CamdenNewJournal

The independent London newspaper

The man from UNKLE

18 August, 2017 — By Róisín Gadelrab

James Lavelle is set to present a number of exciting live events in Camden

MO’ Wax record label co-founder and the man behind Unkle, James Lavelle, will be making his presence felt in Camden in a huge way next month.

The long-term Camden resident and superstar DJ/producer is curating a series of nights at Jazz Cafe (Sept 15-21), reflecting the depth of his career, before he presents Unkle live at Koko (Sept 26) and a series of screenings, workshops and art pop-ups at the Roundhouse – all coinciding with 25 years of Mo’ Wax and the release of Unkle’s fifth studio album The Road: Part I, out tomorrow (Friday).

As well as the hand-picked selection of artists who will play Jazz Cafe, Lavelle will DJ a set tailored to each night.

He said: “I was one of the first DJs to play there. It was part of the culture I grew up in, back in the early 90s, playing with Gilles Peterson and Norman Jay, when black music was a very heavy influence on me and old soul – pre-Unkle as people knew it.

“I was given an opportunity to look back at that time, which I thought would be nice – going back to the roots.”

Lavelle explained his thinking behind each night’s line-up:

SEPTEMBER 15

Mo’ Wax 25th anniversary live showcase ft Attica Blues, Elliott Power, Mink, Thinkpiece, James Lavell (classic Mo’ Wax set) + Dusted ft DJ Milo + Trevor Jackson + Charlie Dark.

“It opens with a Mo’ Wax day and night; it’s 25 years of Mo’ Wax. I’m doing a live thing with Elliot Power, who released a Mo’ Wax collaboration last year. I really liked Elliot. He features a lot on my new record, along with his crew Nubrain.

“Attica Blues, one of the first artists I signed to Mo’ Wax will be there. They will be followed by Dusted, a night I did with Blacktronica founder Charlie Dark, which ran at The Blue Note during the time of Metalheadz, and DJ Milo from Wild Bunch. That’s a real bringing back together of people. It’s a guilty pleasure of celebrating and playing with people.”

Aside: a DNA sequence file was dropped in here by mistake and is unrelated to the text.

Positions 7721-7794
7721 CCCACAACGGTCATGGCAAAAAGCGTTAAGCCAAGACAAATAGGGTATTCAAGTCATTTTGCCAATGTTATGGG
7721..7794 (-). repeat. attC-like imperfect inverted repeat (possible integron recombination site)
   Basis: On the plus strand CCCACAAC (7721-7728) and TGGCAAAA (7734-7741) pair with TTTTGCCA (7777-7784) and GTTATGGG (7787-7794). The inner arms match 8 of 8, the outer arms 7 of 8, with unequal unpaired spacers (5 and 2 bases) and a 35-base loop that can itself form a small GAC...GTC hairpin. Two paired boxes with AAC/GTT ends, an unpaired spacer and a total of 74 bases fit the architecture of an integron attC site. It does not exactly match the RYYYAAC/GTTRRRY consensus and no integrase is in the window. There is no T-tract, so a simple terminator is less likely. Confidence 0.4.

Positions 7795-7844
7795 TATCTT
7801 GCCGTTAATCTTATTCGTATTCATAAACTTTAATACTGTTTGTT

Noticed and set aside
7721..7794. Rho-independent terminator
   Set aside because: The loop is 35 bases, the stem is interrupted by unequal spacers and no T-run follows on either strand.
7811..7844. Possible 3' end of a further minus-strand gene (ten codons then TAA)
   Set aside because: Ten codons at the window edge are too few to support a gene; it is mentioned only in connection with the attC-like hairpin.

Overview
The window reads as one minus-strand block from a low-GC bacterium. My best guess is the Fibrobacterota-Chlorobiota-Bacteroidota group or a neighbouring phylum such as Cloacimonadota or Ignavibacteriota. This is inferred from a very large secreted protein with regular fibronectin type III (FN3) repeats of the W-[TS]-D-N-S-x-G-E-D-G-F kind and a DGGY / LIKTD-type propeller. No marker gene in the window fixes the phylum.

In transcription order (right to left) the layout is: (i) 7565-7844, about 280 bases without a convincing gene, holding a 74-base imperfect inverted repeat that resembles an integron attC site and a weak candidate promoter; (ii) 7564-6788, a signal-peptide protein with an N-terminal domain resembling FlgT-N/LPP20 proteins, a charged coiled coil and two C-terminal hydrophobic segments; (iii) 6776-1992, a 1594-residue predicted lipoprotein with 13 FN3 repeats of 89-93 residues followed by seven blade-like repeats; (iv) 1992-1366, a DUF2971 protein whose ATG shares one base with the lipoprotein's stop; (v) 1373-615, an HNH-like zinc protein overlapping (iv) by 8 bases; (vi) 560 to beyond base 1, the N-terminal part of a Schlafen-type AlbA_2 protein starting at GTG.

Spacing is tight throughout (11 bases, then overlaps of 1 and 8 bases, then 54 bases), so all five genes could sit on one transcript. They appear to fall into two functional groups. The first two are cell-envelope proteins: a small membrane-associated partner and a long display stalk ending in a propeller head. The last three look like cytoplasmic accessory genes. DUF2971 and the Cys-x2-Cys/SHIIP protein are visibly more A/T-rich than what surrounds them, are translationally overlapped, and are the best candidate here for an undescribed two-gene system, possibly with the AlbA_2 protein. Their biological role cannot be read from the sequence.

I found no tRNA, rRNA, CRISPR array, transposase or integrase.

SEPTEMBER 16

Dorian Concept (Ninja Tunes) + Luke Abbott (live) + Jazzanova (club)

“It’s a contemporary electronic night. It’s important to have electronic music at Jazz Cafe. They both create beautiful and unique electronic music. I’m DJing with my oldest friend Matthew Puffet from Future Beat Alliance. I played my first DJ gig with him when I was 14.”

SEPTEMBER 17

Smith & Mighty + Fresh 4.

“That was the core of my upbringing, in the sense that sound systems got me into DJing in the first place. Wishing On A Star, produced by Smith & Mighty for Fresh 4, Anyone Who Had A Heart and Walk On By, covered by Smith & Mighty, were a staple diet of DJing.

“Smith & Mighty produced Massive Attack’s first record, along with Milo and Nellee Hooper – the Bristol sound.”

SEPTEMBER 18

String Ensemble Tribute to David Axelrod.

“I put out David Axelrod’s last record. He was a very big inspiration in my musical career. He made some of the most sampled records in hip hop history – Dre, Eminem, DJ Shadow. His drums are classic hip hop samples. He passed this year, so it seemed fitting to do this. I’m going to play a jazz set.”

SEPTEMBER 19

Loose Ends + Joe Fox.

“Growing up, Hanging On A String, among other records, was hugely influential, a real guilty pleasure for me. I’m really pleased that Loose Ends are doing it. They were big in the US for a while – the first big wave of new soul in the UK that did well in America. The biggest of all was Sadé. When we were kids, my schooldays were very soul. I met Joe Fox through A$AP Rocky – he’s a new singer songwriter I thought would be interesting to have.”

SEPTEMBER 20

Task Force + Rodney P + DJ Skitz + Skinnyman.

“I grew up on British hip hop – it had a heavy influence on me. I put on British hip hop when I was a kid – Caveman and Outlaw Posse. Rodney P’s London Posse was a huge influence as a teen.”

SEPTEMBER 21

Lee Scratch Perry.

“He’s one of those incredibly important eccentric enigmas within music. I met him years ago when I was doing a gig with the Beastie Boys. He was running around the hotel in a Spiderman outfit.”

Lavelle will present an Unkle live show at Koko, before he embarks on a series of events at the Roundhouse with screenings of classic Unkle videos, educational workshops and pop-up art exhibitions.

Would he ever consider fully reviving Mo’ Wax, the label he founded in 1992 with Tim Goldsworthy that broke hundreds of groundbreaking artists, including DJ Shadow with his influential album Endtroducing?